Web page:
Trust in corporations is still a work-in-progress says GlobeScan Radar Report

Making Sense of How the World Sees the World is the focus of the latest GlobeScan Radar Report.  A daunting mission, but the results confirm a major point: that trust in corporations is still a work-in-progress.

In a recent webinar hosted by Canadian Business for Social Responsibility (CBSR), GlobeScan President Chris Coulter provided research results from the Report on Canadians’ attitudes toward corporate responsibility. The findings are based on the annual GlobeScan Radar, a global survey in over 20 countries, of citizen and stakeholder perceptions around business and its role in society.

1,002 Canadians were asked about their views on corporate social responsibility. Some of the topics covered include: Trust and Efficacy of Institutions, Defining Corporate Responsibility, and Corporate Leadership, among several more. The following are highlights from the CBSR webinar on the Canadian survey results.

Public trust in corporations still lacking

According to this year’s results, it seems that trust in corporations is still found wanting. Among Canadians surveyed, global companies are the group least trusted. When asked to name the institution that operates in the best interest of society, only 2% of respondents chose “global companies” from the list. The biggest surprise is that 82% of respondents chose “scientists.” The result is surprising because it left groups like NGOs a distant second, named by only 48% of those surveyed.

The results point toward a public skepticism that exists in terms of hidden corporate agenda. Ditto for the NGOs: there is some mistrust about concealed motivations. The public, it seems, wants cold hard facts. Scientific work is perceived as broadly objective, and therefore garners greater trust.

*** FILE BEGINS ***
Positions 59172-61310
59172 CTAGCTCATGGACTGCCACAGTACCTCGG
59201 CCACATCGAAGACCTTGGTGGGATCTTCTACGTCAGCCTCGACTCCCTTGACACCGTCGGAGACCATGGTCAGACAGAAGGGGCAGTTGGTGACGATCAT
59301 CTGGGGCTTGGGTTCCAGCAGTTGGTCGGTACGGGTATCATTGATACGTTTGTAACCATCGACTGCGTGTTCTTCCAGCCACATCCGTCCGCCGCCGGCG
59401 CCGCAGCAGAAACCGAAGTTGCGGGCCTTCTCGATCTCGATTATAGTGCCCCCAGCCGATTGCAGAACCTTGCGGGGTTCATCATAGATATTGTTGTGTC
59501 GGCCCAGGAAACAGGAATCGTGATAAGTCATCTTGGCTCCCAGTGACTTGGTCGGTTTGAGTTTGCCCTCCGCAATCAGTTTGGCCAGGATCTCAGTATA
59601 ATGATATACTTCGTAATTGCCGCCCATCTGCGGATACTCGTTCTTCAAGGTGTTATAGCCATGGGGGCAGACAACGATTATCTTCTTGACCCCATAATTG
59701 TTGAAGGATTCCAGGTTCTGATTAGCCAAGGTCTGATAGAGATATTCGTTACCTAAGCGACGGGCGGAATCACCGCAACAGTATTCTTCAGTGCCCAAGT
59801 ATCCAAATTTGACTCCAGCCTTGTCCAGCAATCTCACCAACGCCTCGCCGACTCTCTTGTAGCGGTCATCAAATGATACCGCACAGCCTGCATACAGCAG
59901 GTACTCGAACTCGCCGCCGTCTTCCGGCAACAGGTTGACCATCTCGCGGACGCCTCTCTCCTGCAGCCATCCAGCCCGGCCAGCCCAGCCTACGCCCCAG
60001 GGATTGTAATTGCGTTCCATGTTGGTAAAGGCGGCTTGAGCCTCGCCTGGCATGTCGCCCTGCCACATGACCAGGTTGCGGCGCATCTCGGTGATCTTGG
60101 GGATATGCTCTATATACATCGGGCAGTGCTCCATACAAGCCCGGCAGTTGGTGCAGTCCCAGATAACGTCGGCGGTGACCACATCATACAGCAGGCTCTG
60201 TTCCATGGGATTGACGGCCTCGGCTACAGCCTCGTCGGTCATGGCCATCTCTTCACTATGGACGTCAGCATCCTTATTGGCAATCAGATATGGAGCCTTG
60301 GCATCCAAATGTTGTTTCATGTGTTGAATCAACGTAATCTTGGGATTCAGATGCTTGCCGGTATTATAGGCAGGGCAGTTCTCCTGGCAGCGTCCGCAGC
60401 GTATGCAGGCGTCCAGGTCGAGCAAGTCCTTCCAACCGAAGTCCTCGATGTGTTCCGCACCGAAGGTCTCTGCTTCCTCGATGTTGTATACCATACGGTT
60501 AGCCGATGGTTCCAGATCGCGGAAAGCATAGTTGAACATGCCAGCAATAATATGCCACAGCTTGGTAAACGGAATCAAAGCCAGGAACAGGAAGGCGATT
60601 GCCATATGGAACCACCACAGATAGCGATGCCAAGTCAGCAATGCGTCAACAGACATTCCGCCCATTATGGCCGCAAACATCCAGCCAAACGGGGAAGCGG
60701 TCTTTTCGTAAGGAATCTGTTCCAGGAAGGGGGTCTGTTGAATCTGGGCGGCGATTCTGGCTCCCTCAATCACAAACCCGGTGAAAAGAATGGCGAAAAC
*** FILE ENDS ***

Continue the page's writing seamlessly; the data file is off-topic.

It is worth noting that National Companies as a group received 25% of responses, demonstrating that proximity may earn greater trust among the public.

Defining Socially and Environmentally Responsible Companies

Canadians surveyed identified corporate responsibility as a company’s environmental protection and care toward employees. While there is fluctuation in rate of responses due to global events and media, Protect the environment and Treat employees well have remained strong for a decade. For example, this year’s third-ranking response is Create Jobs/support economy when defining corporate responsibility, while in 2010 Be honest/ethical received among the highest number of responses, likely due to the erupting mortgage crisis stemming from financial institutions.

Naming the Leaders

When asked unprompted to name a company that is a leader in corporate responsibility, most respondents could not name any. The struggle to name a leader is in itself an important finding, because it sheds light on the current miscommunication between consumers and business.
Out of 1,002 respondents, only 40 to 50 companies were named in total, none of which reached double-digit mentions.

Among those identified as most socially responsible companies, Bombardier was chosen, while IBM was named for most environmentally responsible companies. Coca Cola was named in both categories.

Overall, Canadians do not have a deep understanding of who’s leading in corporate responsibility and why. This means there is a great opportunity for companies to demonstrate leadership in Canada and communicate that work to stakeholders in a meaningful manner.

Other interesting findings…

1. On the question of whether government should do more to force companies to treat people and the environment more responsibly, 88% agree, 11% disagree and 1% responded they are not sure. This result clearly demonstrates there is public desire for greater, bolder leadership by governments.

2. Globally, there is growing interest among the public to learn about corporate environmental and social responsibility work. Canadians rate among the highest respondents with such interest.

Want to learn more?

Visit GlobeScan website:
Visit CBSR website:

Image: GlobeScan Radar logo, courtesy of GlobeScan

Originally posted on Justmeans
Meirav Even-Har
is a Justmeans staff blogger. She reports on Canadian CSR issues.  Meirav is an independent sustainability consultant and writer working in Toronto, Canada.  She specializes in green buildings, water issues and stakeholder engagement. TWITTER: @CSR_Meirav LINKED IN: